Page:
By Joe Rector
Last fall, the leaves cooperated by falling from the trees early. A dry, hot summer and strong winds combined to wither leaves and disperse them into other yards and the field behind my house. I know that folks didn’t appreciate that, but my work was cut in half.
This year’s outlook is a bit dimmer. A couple of gusts have knocked some leaves from their branches, but too many trees still hold leaves that are green and healthy looking. That means that I’ll be working on blowing and mowing them until the end of the year when, once again, I’ll run out of energy and surrender the war to Mother Nature.
The fact this year is that I don’t mind the leaves so much. For one thing, I’m not working. The coronavirus has kept me from feeling safe inside school buildings this semester. The extra time keeps me from feeling rushed to get the piles of brown detritus from the yard. The rain has held off for the most part, so I don’t feel compelled to remove the soaked stuff before it smothers the grass.
I like leaves much more now. For one thing, the fall smells from wooded areas are more acute this year. The combination of leaves and pine needles remind me of times so many years ago when Jim and I would play outside. A subdivision sits now where we roamed in the woods with other boys in search of adventures. We’d wade through knee-deep waves of leaves made by winds and time. At some point, one of us would let loose a loud squawk as a foot sank into wet ground that oozed up over shoes and soaked socks. That mattered little at the time as we concentrated more on the game we played or the imaginary war we fought with opposing armies.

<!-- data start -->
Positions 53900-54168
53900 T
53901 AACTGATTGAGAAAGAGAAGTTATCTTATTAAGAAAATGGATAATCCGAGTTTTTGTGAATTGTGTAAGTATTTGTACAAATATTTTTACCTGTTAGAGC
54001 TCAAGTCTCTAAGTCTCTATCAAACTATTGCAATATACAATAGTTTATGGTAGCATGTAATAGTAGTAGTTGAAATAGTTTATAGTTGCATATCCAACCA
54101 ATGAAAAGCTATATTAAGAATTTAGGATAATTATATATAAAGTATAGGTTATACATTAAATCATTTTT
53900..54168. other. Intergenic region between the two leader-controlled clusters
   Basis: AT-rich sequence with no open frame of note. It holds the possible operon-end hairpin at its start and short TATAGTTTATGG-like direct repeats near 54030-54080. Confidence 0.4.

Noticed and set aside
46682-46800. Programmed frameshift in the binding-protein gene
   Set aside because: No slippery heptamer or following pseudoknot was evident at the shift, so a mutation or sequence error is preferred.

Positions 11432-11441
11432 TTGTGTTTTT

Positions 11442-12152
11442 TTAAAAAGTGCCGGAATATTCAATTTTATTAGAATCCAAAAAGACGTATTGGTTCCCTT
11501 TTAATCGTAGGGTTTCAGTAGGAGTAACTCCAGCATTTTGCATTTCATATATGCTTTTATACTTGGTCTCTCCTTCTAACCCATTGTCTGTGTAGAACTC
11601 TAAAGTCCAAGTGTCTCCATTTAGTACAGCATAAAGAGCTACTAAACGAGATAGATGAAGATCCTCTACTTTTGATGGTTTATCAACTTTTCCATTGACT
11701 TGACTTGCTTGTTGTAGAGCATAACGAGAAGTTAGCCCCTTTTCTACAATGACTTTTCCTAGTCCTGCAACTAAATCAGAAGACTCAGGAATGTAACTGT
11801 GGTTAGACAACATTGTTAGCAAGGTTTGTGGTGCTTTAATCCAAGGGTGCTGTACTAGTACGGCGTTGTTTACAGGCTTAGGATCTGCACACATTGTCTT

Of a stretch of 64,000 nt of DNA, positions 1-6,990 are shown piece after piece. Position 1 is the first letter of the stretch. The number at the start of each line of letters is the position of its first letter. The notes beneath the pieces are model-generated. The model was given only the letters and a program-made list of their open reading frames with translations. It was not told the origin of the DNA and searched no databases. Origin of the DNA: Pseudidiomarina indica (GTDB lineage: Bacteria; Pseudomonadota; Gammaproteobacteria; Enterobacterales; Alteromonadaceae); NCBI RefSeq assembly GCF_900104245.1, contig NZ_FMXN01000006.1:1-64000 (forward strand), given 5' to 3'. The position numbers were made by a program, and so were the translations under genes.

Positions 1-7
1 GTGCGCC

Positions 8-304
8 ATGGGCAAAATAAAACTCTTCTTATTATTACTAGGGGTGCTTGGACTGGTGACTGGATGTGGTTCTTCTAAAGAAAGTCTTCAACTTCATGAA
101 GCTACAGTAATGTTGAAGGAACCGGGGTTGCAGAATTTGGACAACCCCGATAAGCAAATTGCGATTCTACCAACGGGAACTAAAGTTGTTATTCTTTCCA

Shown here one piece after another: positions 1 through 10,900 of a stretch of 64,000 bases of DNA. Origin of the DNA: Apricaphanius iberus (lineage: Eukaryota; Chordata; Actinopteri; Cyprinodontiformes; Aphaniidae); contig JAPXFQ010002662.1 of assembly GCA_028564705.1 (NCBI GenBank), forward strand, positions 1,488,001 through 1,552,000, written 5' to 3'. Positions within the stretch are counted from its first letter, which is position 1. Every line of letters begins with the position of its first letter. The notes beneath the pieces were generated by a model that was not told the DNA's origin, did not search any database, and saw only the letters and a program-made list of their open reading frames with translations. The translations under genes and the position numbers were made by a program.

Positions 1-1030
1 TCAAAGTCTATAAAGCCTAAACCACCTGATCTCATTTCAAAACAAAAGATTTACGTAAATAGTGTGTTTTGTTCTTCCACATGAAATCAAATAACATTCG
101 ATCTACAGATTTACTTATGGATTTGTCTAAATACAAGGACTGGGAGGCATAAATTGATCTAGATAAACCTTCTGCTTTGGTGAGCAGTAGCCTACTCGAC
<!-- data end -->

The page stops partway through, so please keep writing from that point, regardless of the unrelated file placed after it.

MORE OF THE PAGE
For some reason, I’m a much mellower guy these days. The afternoons find me content to sit in a rocker on the front porch while I read a book, listen to the songs I’ve discovered by Keb Mo, or just rock and simply enjoy the weather and view. Leaves might be blowing across the front yard or through the woods on either side, but I just don’t care. They’ll be there waiting for me another day. Our dog Sadie pokes her head close to the bottom rail of the bannister to keep watch for critters that intrude or cars that pull in the driveway. She walks over to my rocker for a pat on the head before returning to her sentry duties. Fall life brings a slower pace that leaves no longer spoil.
No, I’ll never enjoy the worst fall chore of all: ridding the yard of leaves. Before that job is completed, I’ll have gone through one prescription for an upper respiratory infection caused by the mold and dust from the decaying things. I’ll have lost half a dozen or more golf balls in the middle of fairway as they hide in plain sight under leaves. Maybe a maturing mind and more contented spirit keep me from obsessing so much to never have a single floating leaf sitting atop my grass.